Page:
Federal prosecutor's office in rural Oklahoma struggles to hire attorneys for spiking caseloads
The U.S. attorney’s office for the Eastern District of Oklahoma “isn’t even close” to hiring lawyers after obtaining funding to ramp up from eight criminal prosecutors to 159 employees, according to Bloomberg Law. Image from Shutterstock.
The U.S. attorney’s office for the Eastern District of Oklahoma is struggling to hire lawyers after obtaining funding to ramp up from eight criminal prosecutors to 159 employees.
“The office isn’t even close to filling the new slots,” Bloomberg Law reports.
The hiring quest is spurred by high caseloads in the wake of the 2020 U.S. Supreme Court case McGirt v. Oklahoma, which held that a large part of eastern central Oklahoma is an American Indian reservation.
The decision means that tribal members who commit crimes on reservation land can’t be prosecuted by the state of Oklahoma. That job often falls to the tribes. But major crimes can be prosecuted by the federal government.
U.S. Attorney Christopher Wilson of the Eastern District of Oklahoma told Bloomberg Law that he has been seeking applicants for the Muskogee, Oklahoma, office since early this year. But he “has yet to find enough qualified applicants willing to relocate to an office next door to a largely vacant shopping mall and surrounded by long-idled oil wells,” Bloomberg Law says.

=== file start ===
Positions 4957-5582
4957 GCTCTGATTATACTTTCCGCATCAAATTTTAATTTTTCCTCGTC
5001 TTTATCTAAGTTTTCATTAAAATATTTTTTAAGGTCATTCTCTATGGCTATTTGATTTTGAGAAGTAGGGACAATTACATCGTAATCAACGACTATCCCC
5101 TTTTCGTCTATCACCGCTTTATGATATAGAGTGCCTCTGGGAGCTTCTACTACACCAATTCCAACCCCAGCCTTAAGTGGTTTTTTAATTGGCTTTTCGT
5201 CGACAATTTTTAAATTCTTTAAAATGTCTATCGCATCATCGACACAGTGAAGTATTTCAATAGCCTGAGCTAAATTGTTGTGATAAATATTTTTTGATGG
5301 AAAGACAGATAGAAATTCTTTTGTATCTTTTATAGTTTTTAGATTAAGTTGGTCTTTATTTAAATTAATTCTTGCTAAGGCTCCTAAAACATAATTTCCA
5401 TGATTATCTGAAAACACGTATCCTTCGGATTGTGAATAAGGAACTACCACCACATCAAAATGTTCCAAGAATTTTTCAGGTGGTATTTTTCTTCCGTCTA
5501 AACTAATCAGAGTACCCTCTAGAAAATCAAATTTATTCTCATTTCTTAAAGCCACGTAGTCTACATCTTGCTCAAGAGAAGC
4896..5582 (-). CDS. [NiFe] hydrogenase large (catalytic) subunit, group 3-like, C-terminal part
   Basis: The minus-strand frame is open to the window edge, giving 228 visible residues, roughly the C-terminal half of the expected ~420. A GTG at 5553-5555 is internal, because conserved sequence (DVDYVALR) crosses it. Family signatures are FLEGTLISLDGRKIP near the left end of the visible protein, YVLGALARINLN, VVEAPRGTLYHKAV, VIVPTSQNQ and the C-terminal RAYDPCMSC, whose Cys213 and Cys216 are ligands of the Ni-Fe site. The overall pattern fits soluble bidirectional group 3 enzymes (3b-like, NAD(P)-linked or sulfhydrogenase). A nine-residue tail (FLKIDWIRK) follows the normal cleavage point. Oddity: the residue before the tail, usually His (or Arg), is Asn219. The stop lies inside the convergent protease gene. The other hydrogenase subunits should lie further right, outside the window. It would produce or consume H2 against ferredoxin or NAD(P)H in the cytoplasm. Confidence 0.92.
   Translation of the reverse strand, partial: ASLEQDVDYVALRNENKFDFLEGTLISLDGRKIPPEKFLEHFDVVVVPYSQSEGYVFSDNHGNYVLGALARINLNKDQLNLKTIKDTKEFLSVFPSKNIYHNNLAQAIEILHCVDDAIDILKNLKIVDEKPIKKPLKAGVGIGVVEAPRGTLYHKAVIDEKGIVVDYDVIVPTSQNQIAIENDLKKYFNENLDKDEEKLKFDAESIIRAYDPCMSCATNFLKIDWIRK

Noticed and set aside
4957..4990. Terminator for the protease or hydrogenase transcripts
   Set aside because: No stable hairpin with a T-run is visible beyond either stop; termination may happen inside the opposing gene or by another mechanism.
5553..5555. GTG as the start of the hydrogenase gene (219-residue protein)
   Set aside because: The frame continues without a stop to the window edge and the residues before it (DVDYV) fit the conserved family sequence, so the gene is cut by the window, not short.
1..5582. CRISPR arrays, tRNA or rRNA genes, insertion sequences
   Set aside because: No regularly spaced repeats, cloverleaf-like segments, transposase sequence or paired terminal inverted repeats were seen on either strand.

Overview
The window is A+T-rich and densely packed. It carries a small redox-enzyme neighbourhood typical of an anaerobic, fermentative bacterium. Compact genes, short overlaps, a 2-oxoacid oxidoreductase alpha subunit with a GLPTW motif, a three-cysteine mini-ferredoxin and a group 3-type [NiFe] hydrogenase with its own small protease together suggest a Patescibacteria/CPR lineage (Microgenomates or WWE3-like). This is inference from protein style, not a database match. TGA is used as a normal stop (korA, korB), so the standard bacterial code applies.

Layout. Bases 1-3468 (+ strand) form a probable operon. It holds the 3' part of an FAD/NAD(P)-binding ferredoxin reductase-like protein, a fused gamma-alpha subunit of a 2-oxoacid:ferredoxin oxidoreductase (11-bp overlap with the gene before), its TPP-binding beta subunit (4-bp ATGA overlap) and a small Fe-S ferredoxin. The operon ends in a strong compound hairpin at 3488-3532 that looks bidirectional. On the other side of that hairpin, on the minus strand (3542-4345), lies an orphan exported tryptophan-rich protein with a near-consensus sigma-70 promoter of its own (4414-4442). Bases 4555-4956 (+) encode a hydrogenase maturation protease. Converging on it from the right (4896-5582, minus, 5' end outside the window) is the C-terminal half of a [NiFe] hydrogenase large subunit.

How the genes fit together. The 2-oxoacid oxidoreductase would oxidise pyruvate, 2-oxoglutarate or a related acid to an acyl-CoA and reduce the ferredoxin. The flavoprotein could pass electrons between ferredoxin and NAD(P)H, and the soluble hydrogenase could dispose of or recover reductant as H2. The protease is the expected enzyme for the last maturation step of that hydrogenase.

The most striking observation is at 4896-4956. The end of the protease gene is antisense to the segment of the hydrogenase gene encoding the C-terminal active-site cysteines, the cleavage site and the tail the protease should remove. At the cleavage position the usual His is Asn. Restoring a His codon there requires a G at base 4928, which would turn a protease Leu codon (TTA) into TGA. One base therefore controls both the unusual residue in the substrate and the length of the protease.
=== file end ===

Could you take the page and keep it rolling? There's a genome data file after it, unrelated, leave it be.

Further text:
Across the street from the main federal prosecution office sits “a row of dilapidated homes with occasional squatters,” the article says.
State and local prosecutors initially signed on to the job, but “many didn’t last long,” Bloomberg Law says. The publication learned in interviews with six former prosecutors that geography wasn’t the only reason for disillusionment. Other problems were stress caused by being overworked and adapting to the rigid criminal procedure required by the federal system.
Wilson told Bloomberg Law that he is pitching the “unique opportunity to get significant violent crime investigation and prosecution experience” at “the cutting edge of a significant change of jurisdiction.”